“I began working for the Ellington Lab in 2016. Since then I’ve graduated from UT Austin with a B.S. in Biology. While I’m broadly interested in bioengineering, I focus on 3D printing and the development of diagnostics for medical and commercial processes.”
“I am a M.S. Biotechnologist with a broad, well-developed, and adaptable skillset in organic chemistry, biochemistry, molecular biology and veterinary medicine. I help to manage the Ellington lab, and its many research facets.”
"I am a graduate student in Indian Institute of Technology (IIT) Madras, India. I was selected for the Indo-US Genome Engineering Technology Initiative (GETin) Internship, which enables PhD Scholars from India to gain exposure in the emerging domains of gene editing and synthetic biology. In the Ellington Lab, I worked on engineering and repurposing terpene binding transcriptional repressors as biosensor in Escherichia coli. I also worked on developing a synthetic RNA-based platform, which can facilitate metabolic shunting between pathways in Escherichia coli."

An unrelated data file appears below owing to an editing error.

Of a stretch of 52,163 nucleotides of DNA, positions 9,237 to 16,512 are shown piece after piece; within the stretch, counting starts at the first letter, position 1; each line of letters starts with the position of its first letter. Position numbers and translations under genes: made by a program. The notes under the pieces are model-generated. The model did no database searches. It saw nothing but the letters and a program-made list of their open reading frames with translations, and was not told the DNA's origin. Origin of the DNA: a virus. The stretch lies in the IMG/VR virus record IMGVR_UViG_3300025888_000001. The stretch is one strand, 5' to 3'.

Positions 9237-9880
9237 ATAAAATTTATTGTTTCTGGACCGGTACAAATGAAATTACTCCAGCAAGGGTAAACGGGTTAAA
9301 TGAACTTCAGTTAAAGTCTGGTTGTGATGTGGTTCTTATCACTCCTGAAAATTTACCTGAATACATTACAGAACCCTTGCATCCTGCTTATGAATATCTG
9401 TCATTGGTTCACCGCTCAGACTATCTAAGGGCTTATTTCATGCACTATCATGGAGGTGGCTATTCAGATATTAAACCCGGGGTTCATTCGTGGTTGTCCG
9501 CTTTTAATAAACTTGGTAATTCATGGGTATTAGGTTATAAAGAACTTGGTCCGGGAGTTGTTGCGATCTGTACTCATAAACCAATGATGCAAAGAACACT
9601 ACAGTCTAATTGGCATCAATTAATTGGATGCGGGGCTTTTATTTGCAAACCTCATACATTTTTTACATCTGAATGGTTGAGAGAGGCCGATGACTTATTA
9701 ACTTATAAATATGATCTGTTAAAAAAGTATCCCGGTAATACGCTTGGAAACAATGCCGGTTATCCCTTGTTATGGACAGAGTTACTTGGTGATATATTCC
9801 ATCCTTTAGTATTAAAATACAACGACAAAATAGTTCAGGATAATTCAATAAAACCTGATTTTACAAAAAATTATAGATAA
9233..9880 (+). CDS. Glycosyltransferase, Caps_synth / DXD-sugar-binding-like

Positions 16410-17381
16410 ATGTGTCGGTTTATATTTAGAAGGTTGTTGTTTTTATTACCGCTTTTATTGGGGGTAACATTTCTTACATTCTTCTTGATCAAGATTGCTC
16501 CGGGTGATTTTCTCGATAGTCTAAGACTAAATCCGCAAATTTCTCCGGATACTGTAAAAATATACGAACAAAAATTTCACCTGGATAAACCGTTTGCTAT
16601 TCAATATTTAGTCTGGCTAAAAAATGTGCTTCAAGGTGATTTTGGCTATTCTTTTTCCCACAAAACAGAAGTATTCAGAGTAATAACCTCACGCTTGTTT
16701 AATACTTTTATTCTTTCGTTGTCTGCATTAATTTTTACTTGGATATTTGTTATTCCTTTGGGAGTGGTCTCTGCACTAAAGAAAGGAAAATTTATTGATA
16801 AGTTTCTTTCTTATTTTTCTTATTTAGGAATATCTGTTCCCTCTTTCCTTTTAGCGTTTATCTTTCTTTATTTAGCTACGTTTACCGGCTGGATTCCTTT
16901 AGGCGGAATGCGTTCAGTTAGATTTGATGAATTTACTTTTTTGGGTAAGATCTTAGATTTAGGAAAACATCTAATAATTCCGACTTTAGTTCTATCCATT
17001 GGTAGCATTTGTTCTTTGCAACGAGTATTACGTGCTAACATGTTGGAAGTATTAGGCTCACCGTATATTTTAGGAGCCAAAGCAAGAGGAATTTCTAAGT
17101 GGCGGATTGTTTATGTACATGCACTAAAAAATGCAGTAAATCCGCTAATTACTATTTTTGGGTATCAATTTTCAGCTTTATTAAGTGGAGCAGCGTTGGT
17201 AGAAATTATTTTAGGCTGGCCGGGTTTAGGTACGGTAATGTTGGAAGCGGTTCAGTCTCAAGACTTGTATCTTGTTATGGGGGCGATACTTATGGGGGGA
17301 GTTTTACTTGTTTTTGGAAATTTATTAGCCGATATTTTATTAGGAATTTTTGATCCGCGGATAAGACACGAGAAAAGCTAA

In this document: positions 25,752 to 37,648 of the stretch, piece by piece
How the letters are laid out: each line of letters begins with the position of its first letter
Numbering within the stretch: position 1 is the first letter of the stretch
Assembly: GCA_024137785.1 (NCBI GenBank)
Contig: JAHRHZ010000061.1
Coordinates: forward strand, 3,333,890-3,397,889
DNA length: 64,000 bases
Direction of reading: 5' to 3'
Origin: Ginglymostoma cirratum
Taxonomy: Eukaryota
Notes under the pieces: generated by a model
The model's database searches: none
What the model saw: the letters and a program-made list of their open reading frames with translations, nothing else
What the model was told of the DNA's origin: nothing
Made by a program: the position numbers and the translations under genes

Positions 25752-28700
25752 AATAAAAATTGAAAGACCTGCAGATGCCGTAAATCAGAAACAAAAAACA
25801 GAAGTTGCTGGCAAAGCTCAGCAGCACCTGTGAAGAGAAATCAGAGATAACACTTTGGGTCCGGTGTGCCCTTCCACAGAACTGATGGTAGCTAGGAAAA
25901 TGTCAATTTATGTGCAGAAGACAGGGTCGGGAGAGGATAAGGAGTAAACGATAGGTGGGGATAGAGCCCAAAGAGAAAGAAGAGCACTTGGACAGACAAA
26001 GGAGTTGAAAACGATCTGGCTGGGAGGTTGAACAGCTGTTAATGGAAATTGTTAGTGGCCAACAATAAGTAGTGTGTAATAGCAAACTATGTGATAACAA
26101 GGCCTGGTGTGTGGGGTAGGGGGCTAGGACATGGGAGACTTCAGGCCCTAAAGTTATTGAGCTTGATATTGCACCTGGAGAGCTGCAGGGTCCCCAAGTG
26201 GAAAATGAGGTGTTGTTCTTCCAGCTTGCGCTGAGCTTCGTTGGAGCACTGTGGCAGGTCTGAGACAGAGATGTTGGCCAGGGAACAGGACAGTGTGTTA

Armin was an undergraduate who worked with many lab members on the development of novel nucleic acid biomarker point-of-care diagnostics. He graduated in the Spring of 2016 and will be attending graduate school at Vanderbilt University to pursue a PhD in chemical biology. Armin had a strong love-hate relationship with LAMP but was an overall advocate for regular lamps.
Ella worked in the Ellington Lab for 2 years with Jimmy Gollihar. In her time here, she adapted the directed evolution methods of compartmentalized self replication and compartmentalized partnered replication to work with a eukaryotic system. She is now attending the California Institute of Technology for her PhD in Bioengineering.